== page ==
New article in Oecologia

Our new article Dew‑induced transpiration suppression impacts the water and isotope balances of Colocasia leaves was just published in a special issue of Oecologia honoring the career of Jim Ehleringer. In collaboration with Paul Gauthier and my PhD advisor Kelly Caylor, this paper looks at the effects of dew deposition on the isotope composition of Colocasia esculenta leaf water. See the abstract below for a quick overview of the study and results or head over to Oecologia’s website to read the full paper.Abstract

Foliar uptake of water from the surface of leaves is common when rainfall is scarce and non-meteoric water such as dew or fog is more abundant. However, many species in more mesic environments have hydrophobic leaves that do not allow the plant to uptake water. Unlike foliar uptake, all species can benefit from dew- or fog-induced transpiration suppression, but despite its ubiquity, transpiration suppression has so far never been quantified. Here, we investigate the effect of dew-induced transpiration suppression on the water balance and the isotope composition of leaves via a series of experiments. Characteristically, hydrophobic leaves of a tropical plant, Colocasia esculenta, are misted with isotopically enriched water to reproduce dew deposition. This species does not uptake water from the surface of its leaves. We measure leaf water isotopes and water potential and find that misted leaves exhibit a higher water potential and a more depleted water isotope composition than dry leaves, suggesting a ∼30% decrease in transpiration rate compared to control leaves. We propose three possible mechanisms governing the interaction of water droplets with leaf energy balance: increase in albedo from the presence of dew droplets, decrease in leaf temperature from the evaporation of dew, and local decrease in vapor pressure deficit. Comparing previous studies on foliar uptake to our results, we conclude that transpiration suppression has an effect of similar amplitude, yet opposite sign to foliar uptake on leaf water isotopes.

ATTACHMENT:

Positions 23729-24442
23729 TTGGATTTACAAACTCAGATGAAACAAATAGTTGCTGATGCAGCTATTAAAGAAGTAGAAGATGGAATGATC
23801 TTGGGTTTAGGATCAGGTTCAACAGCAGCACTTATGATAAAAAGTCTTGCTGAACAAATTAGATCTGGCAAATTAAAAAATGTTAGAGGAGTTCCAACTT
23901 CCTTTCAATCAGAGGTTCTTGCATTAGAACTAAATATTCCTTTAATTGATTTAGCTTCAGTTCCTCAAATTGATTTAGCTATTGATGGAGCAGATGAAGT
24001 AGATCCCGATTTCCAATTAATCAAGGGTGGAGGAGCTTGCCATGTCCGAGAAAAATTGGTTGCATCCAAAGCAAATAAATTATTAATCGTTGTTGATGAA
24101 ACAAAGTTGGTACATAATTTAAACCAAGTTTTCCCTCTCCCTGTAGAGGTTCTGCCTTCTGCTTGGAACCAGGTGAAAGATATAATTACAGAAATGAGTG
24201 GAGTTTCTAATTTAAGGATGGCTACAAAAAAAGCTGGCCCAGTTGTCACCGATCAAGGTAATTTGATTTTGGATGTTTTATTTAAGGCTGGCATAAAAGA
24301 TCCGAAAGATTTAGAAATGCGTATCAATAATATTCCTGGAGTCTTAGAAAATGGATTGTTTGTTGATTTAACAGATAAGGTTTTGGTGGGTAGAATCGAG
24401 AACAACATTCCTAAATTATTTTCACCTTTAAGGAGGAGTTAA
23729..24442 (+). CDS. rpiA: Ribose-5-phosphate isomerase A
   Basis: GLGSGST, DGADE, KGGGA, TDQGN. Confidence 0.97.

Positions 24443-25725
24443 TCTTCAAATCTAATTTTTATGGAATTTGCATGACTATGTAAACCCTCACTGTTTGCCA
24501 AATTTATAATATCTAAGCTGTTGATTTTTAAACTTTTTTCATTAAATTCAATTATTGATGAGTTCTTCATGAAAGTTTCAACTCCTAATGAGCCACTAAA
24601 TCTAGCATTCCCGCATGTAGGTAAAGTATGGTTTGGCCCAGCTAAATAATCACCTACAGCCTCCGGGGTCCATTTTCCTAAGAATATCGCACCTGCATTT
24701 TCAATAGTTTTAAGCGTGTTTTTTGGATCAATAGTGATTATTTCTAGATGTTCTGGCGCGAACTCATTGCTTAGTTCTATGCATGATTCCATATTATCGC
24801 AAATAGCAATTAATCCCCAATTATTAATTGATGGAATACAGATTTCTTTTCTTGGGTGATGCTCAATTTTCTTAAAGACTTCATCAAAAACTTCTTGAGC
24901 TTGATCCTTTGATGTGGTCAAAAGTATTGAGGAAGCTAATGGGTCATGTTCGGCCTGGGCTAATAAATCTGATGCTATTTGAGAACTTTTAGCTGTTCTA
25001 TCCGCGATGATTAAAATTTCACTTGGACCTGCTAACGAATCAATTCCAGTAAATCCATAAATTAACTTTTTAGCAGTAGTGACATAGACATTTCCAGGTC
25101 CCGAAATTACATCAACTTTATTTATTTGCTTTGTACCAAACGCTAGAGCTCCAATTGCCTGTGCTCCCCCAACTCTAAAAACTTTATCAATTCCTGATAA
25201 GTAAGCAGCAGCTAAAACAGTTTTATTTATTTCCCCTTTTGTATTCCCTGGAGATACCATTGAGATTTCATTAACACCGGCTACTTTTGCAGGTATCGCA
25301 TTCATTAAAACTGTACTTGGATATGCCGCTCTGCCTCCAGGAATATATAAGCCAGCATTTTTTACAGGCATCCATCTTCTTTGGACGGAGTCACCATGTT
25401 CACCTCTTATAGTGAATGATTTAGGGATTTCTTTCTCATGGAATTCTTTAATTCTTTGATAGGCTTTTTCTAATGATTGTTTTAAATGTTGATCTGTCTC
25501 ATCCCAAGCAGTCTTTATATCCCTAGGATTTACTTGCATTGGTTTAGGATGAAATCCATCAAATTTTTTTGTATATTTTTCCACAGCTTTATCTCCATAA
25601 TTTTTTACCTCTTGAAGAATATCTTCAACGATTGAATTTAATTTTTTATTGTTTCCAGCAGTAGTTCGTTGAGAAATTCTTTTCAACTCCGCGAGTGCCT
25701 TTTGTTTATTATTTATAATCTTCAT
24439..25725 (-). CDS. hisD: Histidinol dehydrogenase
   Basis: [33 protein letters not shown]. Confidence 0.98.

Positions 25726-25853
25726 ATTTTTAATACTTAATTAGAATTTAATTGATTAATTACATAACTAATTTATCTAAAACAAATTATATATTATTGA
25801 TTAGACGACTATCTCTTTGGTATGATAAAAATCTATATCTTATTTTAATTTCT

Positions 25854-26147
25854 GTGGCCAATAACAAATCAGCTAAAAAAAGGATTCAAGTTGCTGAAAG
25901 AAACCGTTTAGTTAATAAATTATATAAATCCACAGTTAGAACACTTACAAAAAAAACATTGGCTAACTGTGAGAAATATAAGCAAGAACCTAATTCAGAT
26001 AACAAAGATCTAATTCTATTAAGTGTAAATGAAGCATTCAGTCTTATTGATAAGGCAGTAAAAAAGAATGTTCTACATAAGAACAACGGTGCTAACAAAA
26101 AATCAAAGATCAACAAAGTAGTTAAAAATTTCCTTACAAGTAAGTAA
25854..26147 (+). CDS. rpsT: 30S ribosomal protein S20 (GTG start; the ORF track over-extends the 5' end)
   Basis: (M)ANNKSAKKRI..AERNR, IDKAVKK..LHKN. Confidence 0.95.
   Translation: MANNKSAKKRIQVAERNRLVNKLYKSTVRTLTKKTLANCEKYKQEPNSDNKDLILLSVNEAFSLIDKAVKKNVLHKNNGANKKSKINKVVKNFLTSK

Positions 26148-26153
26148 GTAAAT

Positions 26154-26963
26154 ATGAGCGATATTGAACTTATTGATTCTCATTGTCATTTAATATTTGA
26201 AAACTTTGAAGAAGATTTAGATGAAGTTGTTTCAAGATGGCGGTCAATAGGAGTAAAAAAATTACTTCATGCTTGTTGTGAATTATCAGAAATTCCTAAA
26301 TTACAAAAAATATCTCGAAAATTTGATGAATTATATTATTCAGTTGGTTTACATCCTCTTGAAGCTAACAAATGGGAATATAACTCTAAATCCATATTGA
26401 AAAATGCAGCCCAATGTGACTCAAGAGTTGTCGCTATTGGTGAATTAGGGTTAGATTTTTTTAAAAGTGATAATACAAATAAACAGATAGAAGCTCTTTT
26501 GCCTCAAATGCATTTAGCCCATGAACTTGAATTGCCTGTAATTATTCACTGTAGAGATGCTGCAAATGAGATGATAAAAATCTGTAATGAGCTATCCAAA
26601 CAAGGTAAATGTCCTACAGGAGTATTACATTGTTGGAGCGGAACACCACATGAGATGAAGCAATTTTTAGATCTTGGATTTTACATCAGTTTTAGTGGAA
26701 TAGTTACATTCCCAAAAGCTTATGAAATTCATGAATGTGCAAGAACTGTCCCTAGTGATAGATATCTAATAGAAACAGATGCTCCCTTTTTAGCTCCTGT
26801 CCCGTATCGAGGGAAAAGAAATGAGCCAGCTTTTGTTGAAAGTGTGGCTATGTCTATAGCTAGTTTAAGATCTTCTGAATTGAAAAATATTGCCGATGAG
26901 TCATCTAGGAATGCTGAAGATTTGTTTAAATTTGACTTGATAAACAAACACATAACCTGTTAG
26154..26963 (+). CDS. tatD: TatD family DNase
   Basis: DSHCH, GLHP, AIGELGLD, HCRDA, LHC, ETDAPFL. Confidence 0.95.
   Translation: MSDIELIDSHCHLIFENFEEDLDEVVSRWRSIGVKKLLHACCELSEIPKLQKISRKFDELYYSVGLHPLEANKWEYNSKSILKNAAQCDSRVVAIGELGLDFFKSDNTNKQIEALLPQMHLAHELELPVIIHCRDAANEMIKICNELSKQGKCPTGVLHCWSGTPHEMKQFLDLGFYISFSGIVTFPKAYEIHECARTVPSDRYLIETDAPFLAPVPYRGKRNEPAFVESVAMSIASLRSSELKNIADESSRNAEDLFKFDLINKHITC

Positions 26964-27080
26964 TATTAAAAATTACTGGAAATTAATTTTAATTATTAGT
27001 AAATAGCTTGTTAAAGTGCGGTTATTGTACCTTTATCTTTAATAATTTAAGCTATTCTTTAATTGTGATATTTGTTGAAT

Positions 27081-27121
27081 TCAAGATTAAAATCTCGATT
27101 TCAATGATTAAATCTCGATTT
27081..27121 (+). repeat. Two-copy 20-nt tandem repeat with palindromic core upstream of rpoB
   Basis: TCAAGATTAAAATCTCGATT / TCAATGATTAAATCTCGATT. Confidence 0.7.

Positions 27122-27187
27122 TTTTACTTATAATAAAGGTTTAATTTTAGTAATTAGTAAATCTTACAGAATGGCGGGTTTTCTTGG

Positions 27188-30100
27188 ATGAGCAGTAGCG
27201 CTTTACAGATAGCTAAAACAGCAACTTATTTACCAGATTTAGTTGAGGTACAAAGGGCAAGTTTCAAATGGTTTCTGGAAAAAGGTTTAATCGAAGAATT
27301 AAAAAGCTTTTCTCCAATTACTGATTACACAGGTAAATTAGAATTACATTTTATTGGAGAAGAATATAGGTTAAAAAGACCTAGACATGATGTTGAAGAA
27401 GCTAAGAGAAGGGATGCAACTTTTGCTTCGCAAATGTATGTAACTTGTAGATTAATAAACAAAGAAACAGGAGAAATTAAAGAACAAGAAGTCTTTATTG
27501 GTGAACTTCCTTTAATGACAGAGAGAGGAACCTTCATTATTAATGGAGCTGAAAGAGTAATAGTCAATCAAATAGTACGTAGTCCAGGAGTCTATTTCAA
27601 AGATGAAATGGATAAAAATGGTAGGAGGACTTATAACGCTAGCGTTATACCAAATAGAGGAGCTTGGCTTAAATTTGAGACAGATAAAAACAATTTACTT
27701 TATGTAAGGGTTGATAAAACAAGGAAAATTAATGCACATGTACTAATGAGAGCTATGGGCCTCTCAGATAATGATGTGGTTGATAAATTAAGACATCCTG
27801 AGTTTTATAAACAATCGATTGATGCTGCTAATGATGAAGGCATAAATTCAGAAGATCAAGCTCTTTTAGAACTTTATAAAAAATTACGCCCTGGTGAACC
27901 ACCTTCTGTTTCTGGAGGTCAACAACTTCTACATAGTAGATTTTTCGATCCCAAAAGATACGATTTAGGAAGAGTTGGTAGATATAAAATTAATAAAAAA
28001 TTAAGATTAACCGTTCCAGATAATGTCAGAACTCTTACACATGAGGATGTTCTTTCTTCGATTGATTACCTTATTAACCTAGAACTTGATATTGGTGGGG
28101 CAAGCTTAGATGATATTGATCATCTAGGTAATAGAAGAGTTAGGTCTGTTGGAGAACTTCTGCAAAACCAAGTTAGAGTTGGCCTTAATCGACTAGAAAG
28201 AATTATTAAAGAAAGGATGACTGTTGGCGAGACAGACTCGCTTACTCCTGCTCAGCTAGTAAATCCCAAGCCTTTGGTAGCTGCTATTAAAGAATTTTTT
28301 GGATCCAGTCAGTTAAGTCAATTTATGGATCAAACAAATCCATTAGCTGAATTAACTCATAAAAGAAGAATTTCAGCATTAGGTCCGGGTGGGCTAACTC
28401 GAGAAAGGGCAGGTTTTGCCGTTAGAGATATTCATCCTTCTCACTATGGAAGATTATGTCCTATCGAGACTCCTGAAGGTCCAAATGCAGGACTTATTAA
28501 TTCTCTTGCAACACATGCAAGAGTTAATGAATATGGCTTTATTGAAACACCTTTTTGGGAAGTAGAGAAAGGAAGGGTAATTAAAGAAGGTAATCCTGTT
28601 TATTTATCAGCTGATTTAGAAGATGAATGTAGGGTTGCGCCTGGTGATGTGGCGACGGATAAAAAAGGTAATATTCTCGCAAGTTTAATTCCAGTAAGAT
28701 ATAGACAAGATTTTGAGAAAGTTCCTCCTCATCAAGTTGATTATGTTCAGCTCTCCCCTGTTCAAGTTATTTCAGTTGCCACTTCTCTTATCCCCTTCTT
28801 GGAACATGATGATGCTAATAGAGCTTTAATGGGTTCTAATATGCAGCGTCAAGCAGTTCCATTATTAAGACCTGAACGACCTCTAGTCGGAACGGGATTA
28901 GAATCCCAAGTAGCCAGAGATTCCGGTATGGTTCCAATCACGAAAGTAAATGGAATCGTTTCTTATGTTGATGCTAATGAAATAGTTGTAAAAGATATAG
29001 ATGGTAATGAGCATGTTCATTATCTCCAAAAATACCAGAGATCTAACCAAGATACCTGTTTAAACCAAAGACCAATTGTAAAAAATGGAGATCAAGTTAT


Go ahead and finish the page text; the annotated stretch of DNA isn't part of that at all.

New paper out in pre-print

After thinking a lot about pre-print and how they fit in the world of plant research, I have decided to give it a try! My first pre-print entitled “Dew-induced transpiration suppression impacts the water and isotope balances of Colocasia leaves is now available on the bioRxiv: see the article!

The paper examines the effects of dew on transpiration suppression in Colocasia esculenta leaves using stable isotopes of water to track changes in the water status of the leaves. The article has been submitted to a peer-reviewed journal.

Abstract: Foliar uptake of water from the surface of leaves is common when rainfall is scarce and non-meteoric water such as dew or fog is more abundant. However, many species in more mesic environments have hydrophobic leaves that do not allow the plant to uptake water. Unlike foliar uptake, all species can benefit from dew- or fog-induced transpiration suppression, but despite its ubiquity, transpiration suppression has so far never been quantified. Here, we investigate the effect of dew-induced transpiration suppression on the water balance and the isotopic composition of leaves via a series of experiments. Characteristically hydrophobic leaves of a tropical plant, Colocasia esculenta, are misted with isotopically enriched water to reproduce dew deposition. We measure leaf water isotopes and water potential and find that misted leaves exhibit a higher water potential (p < 0.05) and a more depleted water isotopic composition than misted leaves (p < 0.001), suggesting a ∼30% decrease in transpiration rate (p < 0.001) compared to control leaves. We propose three possible mechanisms governing the interaction of water droplets with leaf energy balance. Comparing previous studies on foliar uptake to our results, we conclude that transpiration suppression has an effect of similar amplitude, yet opposite sign to foliar uptake on leaf water isotopes.